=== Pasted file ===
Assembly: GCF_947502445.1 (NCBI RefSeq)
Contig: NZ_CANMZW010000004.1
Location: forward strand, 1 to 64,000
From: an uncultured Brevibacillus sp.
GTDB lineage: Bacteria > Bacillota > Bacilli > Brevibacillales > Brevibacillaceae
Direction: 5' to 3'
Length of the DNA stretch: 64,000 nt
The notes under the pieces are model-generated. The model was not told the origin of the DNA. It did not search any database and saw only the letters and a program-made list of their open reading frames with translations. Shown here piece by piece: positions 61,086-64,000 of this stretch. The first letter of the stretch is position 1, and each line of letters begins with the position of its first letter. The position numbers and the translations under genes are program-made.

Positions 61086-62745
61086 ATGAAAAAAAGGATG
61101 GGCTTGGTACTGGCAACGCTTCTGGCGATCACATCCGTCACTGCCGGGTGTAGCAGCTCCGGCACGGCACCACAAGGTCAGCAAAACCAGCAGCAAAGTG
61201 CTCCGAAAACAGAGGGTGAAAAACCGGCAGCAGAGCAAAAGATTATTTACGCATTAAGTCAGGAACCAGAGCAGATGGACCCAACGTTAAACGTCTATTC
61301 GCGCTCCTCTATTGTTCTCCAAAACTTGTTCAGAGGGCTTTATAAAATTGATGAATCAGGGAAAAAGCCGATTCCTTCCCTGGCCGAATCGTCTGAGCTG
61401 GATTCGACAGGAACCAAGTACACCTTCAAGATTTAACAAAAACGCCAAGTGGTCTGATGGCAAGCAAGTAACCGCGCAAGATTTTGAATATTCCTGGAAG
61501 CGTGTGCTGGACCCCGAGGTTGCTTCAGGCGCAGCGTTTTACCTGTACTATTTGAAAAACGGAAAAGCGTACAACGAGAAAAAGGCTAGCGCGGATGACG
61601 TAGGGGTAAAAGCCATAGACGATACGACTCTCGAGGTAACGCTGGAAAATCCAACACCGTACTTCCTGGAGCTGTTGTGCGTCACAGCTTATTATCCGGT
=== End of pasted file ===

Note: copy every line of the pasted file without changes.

Assembly: GCF_947502445.1 (NCBI RefSeq)
Contig: NZ_CANMZW010000004.1
Location: forward strand, 1 to 64,000
From: an uncultured Brevibacillus sp.
GTDB lineage: Bacteria > Bacillota > Bacilli > Brevibacillales > Brevibacillaceae
Direction: 5' to 3'
Length of the DNA stretch: 64,000 nt
The notes under the pieces are model-generated. The model was not told the origin of the DNA. It did not search any database and saw only the letters and a program-made list of their open reading frames with translations. Shown here piece by piece: positions 61,086-64,000 of this stretch. The first letter of the stretch is position 1, and each line of letters begins with the position of its first letter. The position numbers and the translations under genes are program-made.

Positions 61086-62745
61086 ATGAAAAAAAGGATG
61101 GGCTTGGTACTGGCAACGCTTCTGGCGATCACATCCGTCACTGCCGGGTGTAGCAGCTCCGGCACGGCACCACAAGGTCAGCAAAACCAGCAGCAAAGTG
61201 CTCCGAAAACAGAGGGTGAAAAACCGGCAGCAGAGCAAAAGATTATTTACGCATTAAGTCAGGAACCAGAGCAGATGGACCCAACGTTAAACGTCTATTC
61301 GCGCTCCTCTATTGTTCTCCAAAACTTGTTCAGAGGGCTTTATAAAATTGATGAATCAGGGAAAAAGCCGATTCCTTCCCTGGCCGAATCGTCTGAGCTG
61401 GATTCGACAGGAACCAAGTACACCTTCAAGATTTAACAAAAACGCCAAGTGGTCTGATGGCAAGCAAGTAACCGCGCAAGATTTTGAATATTCCTGGAAG
61501 CGTGTGCTGGACCCCGAGGTTGCTTCAGGCGCAGCGTTTTACCTGTACTATTTGAAAAACGGAAAAGCGTACAACGAGAAAAAGGCTAGCGCGGATGACG
61601 TAGGGGTAAAAGCCATAGACGATACGACTCTCGAGGTAACGCTGGAAAATCCAACACCGTACTTCCTGGAGCTGTTGTGCGTCACAGCTTATTATCCGGT